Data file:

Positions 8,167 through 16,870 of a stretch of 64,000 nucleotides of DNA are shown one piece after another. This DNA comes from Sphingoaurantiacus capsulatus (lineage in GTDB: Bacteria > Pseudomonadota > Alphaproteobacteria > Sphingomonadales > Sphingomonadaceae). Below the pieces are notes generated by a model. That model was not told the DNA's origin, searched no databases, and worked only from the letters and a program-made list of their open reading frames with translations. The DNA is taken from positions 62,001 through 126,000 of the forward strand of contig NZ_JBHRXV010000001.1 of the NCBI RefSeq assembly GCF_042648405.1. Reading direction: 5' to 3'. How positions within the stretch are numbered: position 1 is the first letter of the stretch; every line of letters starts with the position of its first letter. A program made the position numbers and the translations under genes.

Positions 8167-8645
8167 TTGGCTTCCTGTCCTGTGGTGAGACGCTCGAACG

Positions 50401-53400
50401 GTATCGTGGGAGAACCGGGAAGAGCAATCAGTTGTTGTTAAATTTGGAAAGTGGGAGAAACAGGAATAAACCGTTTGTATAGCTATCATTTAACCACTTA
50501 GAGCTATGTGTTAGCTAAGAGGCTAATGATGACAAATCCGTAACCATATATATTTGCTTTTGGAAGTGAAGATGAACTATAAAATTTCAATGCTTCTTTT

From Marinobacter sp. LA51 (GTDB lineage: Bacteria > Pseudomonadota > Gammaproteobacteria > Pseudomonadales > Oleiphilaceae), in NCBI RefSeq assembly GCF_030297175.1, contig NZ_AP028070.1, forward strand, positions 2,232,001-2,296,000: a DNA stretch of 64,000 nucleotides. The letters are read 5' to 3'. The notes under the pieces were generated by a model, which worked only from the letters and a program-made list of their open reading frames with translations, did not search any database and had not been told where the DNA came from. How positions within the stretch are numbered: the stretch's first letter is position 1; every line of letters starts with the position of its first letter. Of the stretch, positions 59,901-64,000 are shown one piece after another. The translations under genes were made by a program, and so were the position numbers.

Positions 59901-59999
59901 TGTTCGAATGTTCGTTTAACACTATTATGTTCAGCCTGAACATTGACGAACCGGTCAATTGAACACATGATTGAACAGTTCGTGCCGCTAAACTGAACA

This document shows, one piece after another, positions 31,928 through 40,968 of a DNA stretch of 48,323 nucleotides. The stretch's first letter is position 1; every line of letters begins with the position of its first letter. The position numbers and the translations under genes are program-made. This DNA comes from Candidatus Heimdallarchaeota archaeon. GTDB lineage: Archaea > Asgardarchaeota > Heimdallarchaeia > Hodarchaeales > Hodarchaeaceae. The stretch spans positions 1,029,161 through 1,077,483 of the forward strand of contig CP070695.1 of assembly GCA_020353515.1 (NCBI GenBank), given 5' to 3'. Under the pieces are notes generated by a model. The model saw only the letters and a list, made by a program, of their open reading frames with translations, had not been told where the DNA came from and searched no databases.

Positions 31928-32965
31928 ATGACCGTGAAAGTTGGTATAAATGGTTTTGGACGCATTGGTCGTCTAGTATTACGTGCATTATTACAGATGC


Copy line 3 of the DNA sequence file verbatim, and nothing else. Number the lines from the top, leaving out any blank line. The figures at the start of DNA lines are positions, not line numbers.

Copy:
8167 TTGGCTTCCTGTCCTGTGGTGAGACGCTCGAACG